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Sit and Help, Help and Sit

The devastation wrought by the wildfires shook one of the fundamental practices of some Australian Buddhists. An Australian Buddhist chaplain answers their question: “How can I meditate when the world literally burns around me?”

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Book Review: Green Buddhism

Stephanie Kaza’s new book combines years of eloquent reflection on the development of ecodharma thought and practice with new ideas for how it can help us in the current climate crisis.

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A Task for Mindfulness: Facing Climate Change (Part Two)

The mind faced with difficulty often makes matters worse. In the conclusion of our two-part series, Bhikkhu Anālayo clarifies the role of mindfulness in managing our own potential for harm as we endeavor to respond to the cries of the world. 

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A Task For Mindfulness: Facing Climate Change (Part One)

Skillfully blending compassion and dispassion, Bhikkhu Anālayo explores early Buddhist texts to discover the fundamental role for mindfulness in meeting even the suffering of global climate crisis in this first of a two-part series.

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On Planetary Hospice and “Too Late”

Some would say that believing the science means admitting that it’s too late, that the only reasonable response is to participate in “planetary hospice.” This zen priest and climate scientist suggests otherwise.

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Green Himalayas and an Eco-Spiritual Future

Buddhistdoor writer Raymond Lam describes a promising initiative that connects inner and outer practices in a region both at the heart of the Buddhadharma and on the front lines of the climate emergency.

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Luxurious Lifestyles Are Killing the Earth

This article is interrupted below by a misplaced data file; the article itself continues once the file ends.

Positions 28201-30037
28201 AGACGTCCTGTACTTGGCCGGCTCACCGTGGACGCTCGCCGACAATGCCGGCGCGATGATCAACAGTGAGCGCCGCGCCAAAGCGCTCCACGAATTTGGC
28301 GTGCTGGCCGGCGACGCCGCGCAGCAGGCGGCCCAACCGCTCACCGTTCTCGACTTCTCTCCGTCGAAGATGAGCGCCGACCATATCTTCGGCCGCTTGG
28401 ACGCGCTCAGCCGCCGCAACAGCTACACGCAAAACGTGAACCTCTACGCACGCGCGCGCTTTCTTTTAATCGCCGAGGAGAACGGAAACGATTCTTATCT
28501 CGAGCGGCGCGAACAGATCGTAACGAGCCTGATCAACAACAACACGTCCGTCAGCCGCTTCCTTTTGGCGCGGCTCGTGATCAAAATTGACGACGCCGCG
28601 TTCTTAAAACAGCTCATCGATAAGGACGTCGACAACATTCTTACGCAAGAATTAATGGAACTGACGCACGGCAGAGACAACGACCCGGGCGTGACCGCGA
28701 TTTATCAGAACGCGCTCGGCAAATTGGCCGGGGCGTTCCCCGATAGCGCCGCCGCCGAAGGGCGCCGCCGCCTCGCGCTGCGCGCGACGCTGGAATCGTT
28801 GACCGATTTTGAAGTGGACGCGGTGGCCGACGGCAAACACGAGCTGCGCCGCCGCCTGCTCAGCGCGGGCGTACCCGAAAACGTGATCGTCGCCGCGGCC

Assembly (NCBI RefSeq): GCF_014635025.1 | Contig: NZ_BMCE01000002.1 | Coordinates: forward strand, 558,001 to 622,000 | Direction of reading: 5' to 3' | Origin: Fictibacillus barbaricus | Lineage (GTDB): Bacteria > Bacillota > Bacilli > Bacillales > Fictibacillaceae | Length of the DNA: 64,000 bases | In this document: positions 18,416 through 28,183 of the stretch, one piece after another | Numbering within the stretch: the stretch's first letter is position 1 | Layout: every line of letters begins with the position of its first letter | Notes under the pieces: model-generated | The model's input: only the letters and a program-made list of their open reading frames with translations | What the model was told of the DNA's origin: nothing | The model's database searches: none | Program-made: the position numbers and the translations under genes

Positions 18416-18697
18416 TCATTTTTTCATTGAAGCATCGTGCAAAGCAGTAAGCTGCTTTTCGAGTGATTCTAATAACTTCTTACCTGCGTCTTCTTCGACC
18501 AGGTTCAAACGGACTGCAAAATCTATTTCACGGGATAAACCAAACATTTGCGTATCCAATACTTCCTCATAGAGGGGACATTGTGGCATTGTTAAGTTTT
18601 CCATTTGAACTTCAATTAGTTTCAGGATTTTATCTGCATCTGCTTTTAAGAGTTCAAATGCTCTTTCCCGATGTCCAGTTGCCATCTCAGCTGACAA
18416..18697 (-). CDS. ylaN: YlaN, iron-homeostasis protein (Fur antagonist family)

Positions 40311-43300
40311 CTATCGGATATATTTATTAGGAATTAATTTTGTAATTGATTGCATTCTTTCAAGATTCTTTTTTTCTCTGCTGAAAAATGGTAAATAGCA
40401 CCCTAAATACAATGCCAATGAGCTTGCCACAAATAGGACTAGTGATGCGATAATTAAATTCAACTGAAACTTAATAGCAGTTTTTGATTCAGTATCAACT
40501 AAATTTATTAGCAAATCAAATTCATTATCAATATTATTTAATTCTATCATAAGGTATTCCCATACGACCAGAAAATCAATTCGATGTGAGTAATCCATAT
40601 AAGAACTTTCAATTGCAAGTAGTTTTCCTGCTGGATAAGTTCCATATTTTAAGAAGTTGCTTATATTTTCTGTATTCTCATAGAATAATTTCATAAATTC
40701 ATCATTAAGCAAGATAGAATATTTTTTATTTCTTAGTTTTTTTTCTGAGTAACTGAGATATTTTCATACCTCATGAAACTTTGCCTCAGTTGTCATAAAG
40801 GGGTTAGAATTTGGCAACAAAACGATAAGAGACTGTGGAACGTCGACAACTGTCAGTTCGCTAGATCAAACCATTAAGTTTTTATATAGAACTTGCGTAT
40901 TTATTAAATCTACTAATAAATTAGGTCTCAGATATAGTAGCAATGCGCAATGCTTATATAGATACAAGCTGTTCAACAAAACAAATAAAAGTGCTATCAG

With Manjushri’s sword of wisdom, we need not shy away from the connection between extravagant consumption and the climate crisis. In this article, economics scholar Clair Brown links vast wealth inequality with ecological breakdown in the context of dominant culture’s errant values … and then she offers a better Way.

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Vital Sangha

As climate crisis manifests ever more obviously all around and even within our lives, we offer Danna Faulds’ invitation to remember our dedication to the truth and vital support we can offer one another.

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From Disruption’s Front Line, Mark Øvland’s Courtroom Statement

What will it take to change a society’s confused stories that have been building over millennia? The embodied practice of a few protesters at the heart of Extinction Rebellion UK positions non-violent civil disobedience as disruptive response to business-as-usual.

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Moving Mindfulness from “Me” to “We”

What was once the providence of the mystics may be required for our survival. Only by knowing deeply what captures and distorts the mind can we replace our collective structures with that which is genuinely supportive, freeing and “sustainable.” Rod Purser’s article gives us an entry way into this critical exploration.

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A Buddhist Perspective on Climate Engineering

Climate engineering is now a serious scientific and political conversation. Ven. Bhikkhu Vivekānanda explores the Dharma foundations that can inform our response to this daunting but increasingly real possibility.

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The Power of Two Pennies

Like the Boddhisattva with a thousand hands, Buddhist Tzu Chi Foundation’s 10 million members are providing relief to victims of climate disasters and other humanitarian crises around the world. Founder Master Cheng Yen clarifies for all involved, compassion is realized only through action.

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Love, the Ultimate Touchstone

Climate science predicts that as temperatures rise, atmospheric stability falters. So with our politics and even sense of person steadiness. Thanissara, invites us to discover the touchstone that can see us through.

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Loving the Earth by Loving One Another

Kaira Jewel gives us a lens on the healing that is possible when we see our practice as deeply relational, whether interpersonal, with one another or regarding the rest of nature.

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A Plea For the Animals

An eco-dharma argument for not eating meat from Buddhist monk Matthieu Ricard.

In writing about the ecodharma of not eating meat, Buddhist monk Matthieu Ricard says, “The most striking quality that humans and animals have in common is the capacity to experience suffering.”

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